In the time I’ve been studying the pornography industry, some things have changed. Most obvious is the technologies—from magazines and movies, the industry moved to home videos and the internet. Pornography became more accessible and affordable. Other trends are equally obvious: In those three decades, the women in pornography have been asked to perform increasingly more intense and dangerous sex acts; the cruel and degrading nature of the images has intensified; and more girls and women are using pornography, which once had been almost exclusively a male pursuit.

 One thing remains the same for the still mostly male consumers: Pornography appears to provide sexual pleasure without the risks that come with intimacy.

 When we are sexual with another person, we open ourselves up to intense emotions that can’t be predicted or easily controlled. In a culture that trains us to stay in control, many men believe sexual intimacy is a potential threat to that sense of power. Pornography provides the illusion of a sexual experience without risk. But it comes with costs.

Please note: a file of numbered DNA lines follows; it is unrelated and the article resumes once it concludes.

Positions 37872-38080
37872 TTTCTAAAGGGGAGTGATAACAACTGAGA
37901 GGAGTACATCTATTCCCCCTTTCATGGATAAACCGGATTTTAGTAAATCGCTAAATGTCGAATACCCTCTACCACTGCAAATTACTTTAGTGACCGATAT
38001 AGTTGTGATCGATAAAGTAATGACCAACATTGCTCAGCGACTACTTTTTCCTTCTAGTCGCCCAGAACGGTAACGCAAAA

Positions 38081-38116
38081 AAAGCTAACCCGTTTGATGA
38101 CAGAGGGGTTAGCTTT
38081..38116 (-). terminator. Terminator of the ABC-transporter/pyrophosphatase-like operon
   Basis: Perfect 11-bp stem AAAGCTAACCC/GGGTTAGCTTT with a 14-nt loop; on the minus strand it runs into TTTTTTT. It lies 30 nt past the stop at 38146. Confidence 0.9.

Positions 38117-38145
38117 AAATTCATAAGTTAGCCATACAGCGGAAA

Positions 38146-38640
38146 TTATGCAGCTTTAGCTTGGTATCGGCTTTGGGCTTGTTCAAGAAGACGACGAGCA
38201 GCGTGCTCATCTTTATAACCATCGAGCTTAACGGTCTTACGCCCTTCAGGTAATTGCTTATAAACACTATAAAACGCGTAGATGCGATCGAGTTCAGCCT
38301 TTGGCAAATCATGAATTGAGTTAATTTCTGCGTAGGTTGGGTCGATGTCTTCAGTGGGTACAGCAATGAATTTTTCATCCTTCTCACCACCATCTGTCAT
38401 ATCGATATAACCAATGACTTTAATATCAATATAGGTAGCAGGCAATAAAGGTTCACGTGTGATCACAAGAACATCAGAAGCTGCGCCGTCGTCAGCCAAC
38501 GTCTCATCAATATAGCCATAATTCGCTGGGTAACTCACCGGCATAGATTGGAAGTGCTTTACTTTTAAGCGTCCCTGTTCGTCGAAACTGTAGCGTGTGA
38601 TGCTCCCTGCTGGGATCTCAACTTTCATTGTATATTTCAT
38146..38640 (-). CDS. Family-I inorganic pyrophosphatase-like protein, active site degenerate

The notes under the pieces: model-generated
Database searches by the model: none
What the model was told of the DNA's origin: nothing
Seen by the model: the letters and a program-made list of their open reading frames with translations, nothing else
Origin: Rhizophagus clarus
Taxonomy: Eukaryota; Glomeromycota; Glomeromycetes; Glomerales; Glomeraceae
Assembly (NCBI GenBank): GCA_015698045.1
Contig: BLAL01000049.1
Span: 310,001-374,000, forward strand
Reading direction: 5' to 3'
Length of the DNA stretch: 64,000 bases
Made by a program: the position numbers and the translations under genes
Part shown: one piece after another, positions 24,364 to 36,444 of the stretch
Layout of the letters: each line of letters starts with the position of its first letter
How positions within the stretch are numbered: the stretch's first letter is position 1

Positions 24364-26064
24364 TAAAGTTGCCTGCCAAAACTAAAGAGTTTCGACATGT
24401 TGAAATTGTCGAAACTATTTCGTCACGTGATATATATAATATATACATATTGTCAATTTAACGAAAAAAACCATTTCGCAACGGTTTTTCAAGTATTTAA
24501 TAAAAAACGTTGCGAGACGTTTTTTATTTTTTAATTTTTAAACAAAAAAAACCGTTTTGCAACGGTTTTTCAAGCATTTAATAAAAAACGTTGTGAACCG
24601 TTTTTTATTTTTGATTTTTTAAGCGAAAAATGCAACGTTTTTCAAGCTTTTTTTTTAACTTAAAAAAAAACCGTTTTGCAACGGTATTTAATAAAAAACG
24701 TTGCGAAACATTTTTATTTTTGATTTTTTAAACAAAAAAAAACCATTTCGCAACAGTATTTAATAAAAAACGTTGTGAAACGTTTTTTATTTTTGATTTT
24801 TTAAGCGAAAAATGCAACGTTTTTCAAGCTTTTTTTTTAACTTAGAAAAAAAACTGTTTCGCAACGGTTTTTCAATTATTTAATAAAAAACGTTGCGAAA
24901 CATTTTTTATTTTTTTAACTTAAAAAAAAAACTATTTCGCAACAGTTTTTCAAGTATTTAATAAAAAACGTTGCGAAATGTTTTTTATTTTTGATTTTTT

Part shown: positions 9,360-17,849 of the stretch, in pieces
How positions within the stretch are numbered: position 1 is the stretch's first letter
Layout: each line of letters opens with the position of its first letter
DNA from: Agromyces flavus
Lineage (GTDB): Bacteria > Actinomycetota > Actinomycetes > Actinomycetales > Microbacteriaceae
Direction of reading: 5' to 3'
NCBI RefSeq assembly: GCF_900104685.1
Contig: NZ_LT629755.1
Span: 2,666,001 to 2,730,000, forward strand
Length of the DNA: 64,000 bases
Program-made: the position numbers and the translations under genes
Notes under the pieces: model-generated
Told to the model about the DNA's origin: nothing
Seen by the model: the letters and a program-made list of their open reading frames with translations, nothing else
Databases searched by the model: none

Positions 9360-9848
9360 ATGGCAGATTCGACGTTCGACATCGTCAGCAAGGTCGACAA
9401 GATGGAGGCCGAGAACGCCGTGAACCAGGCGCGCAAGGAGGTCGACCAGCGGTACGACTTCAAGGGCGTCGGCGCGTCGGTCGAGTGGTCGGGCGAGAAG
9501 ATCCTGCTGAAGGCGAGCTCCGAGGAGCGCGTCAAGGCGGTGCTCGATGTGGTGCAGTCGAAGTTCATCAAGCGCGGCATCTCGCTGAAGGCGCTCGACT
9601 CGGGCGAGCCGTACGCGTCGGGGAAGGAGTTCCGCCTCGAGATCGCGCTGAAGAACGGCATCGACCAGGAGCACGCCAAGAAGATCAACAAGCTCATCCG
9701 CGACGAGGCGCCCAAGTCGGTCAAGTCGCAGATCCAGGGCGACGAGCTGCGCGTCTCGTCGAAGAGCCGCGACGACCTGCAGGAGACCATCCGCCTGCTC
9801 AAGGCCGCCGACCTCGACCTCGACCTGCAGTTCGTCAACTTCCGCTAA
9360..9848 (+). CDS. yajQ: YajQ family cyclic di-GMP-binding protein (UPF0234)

Behind women’s question about men’s love of pornography is often an experience of male partners who seem remote or disconnected in lovemaking. Sometimes that’s a problem independent of pornography, but men’s habitual use of sexually explicit material intensifies the detachment. I’ve talked to many women after these presentations, and that struggle with men who detach rather than engage emotionally during sex was a common theme. To make it more difficult, some of those habitual users also initiate sexual acts that female partners find uncomfortable or painful—the kind of “rough sex” that is standard fare in pornography.